3. Moby’s Play. The whole album. I think it can be argued that artists who make selling out their entire brand became in vogue in the late ’90s. (Think about the groundbreaking work Diddy did on this front.) One of the best examples of this is likely Moby, who realized that if he made an album of moody electronic tunes with elements of vintage blues sampled in, the result would be appealing to advertisers. By syncing every song on the album, he transcended the sell-out to simply look like a clever businessman. Plus, it helped the album itself succeed—although some still bristle at Moby’s clever play, the average listener does not.
  4. Red Bull Music Academy. Launched in 1998 and shuttered in 2019, this musical workshop and lecture series found a way to thread the needle between promoting energy drinks and actually helping to build culture around numerous types of music. When the academy shuttered, it led to a wide outcry among those in the know—a clear sign that the company had completely transcended the “selling out” concept entirely.
  5. Sarah McLachlan big-upping the ASPCA. If you’re offering your music’s advertising services to a charitable nonprofit, you are by default not selling out, though it may certainly change how people think of your music, which is definitely one takeaway from the ASPCA’s use of McLachlan’s “Angel” to highlight the plight of neglected animals. The ad was an absolutely massive boon for the nonprofit, raising $30 million in its first two years in action, though McLachlan says she can’t even watch the ads now. “I can’t watch them! It kills me,” she said in 2016.

$300k+

The amount that artists can make from an advertising sync deal, depending on their prominence and the scale of the company buying the deal, according to the firm ReelCrafter. By comparison, TV, video games, and films pay significantly less for syncs, according to the company, meaning that depending on the deal and the artist, it can be the difference between struggling and living comfortably for many musicians—and because of the way the music industry has changed in the past 20 years, such sync deals are usually not verboten like they once were.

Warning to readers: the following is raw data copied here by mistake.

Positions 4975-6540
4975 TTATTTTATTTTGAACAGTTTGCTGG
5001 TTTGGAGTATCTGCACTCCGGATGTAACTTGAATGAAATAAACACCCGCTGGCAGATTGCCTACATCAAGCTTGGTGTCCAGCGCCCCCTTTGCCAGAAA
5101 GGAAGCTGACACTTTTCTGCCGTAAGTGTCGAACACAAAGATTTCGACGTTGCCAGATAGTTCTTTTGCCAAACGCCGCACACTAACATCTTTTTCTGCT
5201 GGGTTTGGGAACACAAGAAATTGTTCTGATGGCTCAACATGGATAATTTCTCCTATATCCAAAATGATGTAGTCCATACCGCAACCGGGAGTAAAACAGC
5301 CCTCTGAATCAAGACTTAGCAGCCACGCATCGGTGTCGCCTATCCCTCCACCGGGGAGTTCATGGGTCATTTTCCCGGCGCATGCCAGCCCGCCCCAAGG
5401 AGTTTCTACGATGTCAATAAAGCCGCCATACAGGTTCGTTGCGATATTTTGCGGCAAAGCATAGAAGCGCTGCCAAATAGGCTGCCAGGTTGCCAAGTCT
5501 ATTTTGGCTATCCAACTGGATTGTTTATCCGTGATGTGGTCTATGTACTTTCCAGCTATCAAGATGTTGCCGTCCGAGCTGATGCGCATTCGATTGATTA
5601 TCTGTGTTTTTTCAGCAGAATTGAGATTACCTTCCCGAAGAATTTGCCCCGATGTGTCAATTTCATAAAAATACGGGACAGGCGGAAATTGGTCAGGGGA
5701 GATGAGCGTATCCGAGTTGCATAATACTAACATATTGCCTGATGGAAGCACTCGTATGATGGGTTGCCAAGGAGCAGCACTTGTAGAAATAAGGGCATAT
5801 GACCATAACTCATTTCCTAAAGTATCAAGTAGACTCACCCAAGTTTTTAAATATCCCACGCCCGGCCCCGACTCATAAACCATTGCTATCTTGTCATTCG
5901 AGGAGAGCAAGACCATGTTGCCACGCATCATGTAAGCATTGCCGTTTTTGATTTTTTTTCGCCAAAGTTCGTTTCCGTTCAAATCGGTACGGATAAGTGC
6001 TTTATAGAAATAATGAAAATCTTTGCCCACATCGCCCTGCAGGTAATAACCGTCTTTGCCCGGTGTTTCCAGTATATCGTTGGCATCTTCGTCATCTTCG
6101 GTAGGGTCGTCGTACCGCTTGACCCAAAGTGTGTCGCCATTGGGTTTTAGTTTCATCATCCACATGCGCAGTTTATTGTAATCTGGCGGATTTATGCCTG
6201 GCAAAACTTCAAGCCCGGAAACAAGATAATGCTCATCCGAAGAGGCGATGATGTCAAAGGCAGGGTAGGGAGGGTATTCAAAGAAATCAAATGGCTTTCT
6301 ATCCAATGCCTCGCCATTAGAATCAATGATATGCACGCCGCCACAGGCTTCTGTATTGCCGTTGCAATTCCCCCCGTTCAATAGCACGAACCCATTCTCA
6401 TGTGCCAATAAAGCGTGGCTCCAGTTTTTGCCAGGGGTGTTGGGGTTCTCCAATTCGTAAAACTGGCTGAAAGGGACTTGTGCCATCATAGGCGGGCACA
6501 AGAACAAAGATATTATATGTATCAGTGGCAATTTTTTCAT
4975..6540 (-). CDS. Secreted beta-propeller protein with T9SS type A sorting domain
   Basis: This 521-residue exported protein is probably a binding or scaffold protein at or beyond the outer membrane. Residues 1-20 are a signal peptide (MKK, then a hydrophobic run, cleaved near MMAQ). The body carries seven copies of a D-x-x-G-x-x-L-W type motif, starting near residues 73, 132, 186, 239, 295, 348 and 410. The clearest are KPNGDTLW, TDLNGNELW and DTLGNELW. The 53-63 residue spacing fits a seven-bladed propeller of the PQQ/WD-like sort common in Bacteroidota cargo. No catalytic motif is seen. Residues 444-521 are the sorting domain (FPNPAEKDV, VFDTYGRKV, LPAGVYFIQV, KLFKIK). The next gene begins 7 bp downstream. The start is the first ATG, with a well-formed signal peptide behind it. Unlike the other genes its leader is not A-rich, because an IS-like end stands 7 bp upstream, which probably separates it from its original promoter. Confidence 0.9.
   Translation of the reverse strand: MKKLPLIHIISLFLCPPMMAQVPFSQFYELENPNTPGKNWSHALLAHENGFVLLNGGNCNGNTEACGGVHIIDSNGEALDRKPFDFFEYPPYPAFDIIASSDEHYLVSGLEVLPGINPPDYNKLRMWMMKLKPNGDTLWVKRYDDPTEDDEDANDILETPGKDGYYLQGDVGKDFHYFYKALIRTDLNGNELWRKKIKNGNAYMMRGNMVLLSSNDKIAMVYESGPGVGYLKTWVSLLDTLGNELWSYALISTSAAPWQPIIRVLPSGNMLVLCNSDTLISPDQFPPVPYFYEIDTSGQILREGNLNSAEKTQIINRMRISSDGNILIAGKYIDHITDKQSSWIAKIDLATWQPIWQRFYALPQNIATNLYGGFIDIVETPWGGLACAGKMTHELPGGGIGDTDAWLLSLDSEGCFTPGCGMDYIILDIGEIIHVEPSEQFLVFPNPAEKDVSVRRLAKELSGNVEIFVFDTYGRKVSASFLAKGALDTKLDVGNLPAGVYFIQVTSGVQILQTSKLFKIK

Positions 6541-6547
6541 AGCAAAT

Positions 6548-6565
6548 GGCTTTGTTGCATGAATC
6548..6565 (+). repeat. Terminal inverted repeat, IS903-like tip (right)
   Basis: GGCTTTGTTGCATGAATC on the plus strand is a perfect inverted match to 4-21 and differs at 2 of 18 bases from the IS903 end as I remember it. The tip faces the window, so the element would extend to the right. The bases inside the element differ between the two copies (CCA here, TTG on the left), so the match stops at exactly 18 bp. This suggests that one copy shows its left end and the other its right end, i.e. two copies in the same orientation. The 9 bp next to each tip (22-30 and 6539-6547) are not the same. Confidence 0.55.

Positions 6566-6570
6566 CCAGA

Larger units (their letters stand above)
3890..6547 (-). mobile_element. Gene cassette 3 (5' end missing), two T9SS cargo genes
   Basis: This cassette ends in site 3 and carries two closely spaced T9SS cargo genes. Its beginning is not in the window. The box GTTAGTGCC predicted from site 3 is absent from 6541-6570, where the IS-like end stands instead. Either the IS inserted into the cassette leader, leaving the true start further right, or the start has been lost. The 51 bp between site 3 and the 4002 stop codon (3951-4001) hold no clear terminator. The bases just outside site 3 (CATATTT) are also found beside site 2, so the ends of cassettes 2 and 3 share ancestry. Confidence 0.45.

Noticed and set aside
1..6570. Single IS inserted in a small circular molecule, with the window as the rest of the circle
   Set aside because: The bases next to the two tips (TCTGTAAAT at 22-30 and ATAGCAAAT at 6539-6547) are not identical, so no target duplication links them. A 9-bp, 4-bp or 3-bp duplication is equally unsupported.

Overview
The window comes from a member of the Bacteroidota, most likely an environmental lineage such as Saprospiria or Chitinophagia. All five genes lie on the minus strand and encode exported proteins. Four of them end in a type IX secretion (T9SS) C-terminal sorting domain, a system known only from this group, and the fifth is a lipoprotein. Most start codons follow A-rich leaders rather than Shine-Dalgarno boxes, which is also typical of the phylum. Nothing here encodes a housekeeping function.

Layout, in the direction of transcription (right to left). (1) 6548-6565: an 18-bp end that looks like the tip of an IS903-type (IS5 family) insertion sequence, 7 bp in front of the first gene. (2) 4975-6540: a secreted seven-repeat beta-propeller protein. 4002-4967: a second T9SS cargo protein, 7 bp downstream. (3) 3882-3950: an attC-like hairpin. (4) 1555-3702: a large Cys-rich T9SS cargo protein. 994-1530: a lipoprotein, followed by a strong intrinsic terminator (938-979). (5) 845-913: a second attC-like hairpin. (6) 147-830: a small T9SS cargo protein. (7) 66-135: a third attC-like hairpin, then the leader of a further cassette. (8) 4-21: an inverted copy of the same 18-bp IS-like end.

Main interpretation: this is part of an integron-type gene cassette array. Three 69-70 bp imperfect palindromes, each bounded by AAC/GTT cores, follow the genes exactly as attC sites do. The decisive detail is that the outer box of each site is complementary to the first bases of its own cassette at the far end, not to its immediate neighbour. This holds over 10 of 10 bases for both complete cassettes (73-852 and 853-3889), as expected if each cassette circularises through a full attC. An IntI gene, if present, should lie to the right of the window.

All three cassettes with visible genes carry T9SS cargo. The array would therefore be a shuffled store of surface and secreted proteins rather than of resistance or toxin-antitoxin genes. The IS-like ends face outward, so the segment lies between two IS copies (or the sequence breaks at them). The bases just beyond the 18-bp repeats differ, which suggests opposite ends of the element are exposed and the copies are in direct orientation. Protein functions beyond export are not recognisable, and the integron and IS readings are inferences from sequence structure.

I think the key point here is that supporting advertising is not by default bad for music. Sure, it raises questions about the artist’s integrity, but as of Montreal’s Kevin Barnes pointed out long ago, it’s not like most of the artists who inspired modern musicians were afraid of commercial influence, anyway.

If it is presented in a clever way and more introductory or fitting with the artist’s vibe, it can make a lot of sense.

My favorite example of this is the 2005 ad for Sony’s Bravia TV sets, which prominently feature the music of folk artist José González. The advertisers came up with a clever idea—250,000 colorful bouncing balls, bouncing through the streets of San Francisco, a concept that gave the commercial a visual power, especially because it was synced up with an absolutely perfect song.

González covered “Heartbeats,” a song by The Knife that had blown up in indie circles, but not to the point where most people had heard it. So the song felt new and the presentation felt new. The result is that the profile of both González and The Knife rose significantly in the year after the commercial saw release.

A lot of modern ad music is honestly like this, and people don’t bat an eye, because advertisers are often cognizant of the fact that the use has to benefit the artist or they won’t do it.

The problem is, sometimes an ad that clearly does not make sense occasionally gets out. I don’t know how much money the NFL or NBC paid Beck to make an elaborate comment on how old Tom Brady is. (Mind you, Beck himself is significantly older than Brady.) But it most assuredly was not enough.

It feels like an artist who does not do this much was teamed with an advertiser who does not do this much, and together, they created something really questionable and artistically suspect to make a strangely specific message that will be irrelevant in two weeks.

That is not the formula to success in marketing.

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Ernie Smith

Your time was just wasted by Ernie Smith

Ernie Smith is the editor of Tedium, and an active internet snarker. Between his many internet side projects, he finds time to hang out with his wife Cat, who's funnier than he is.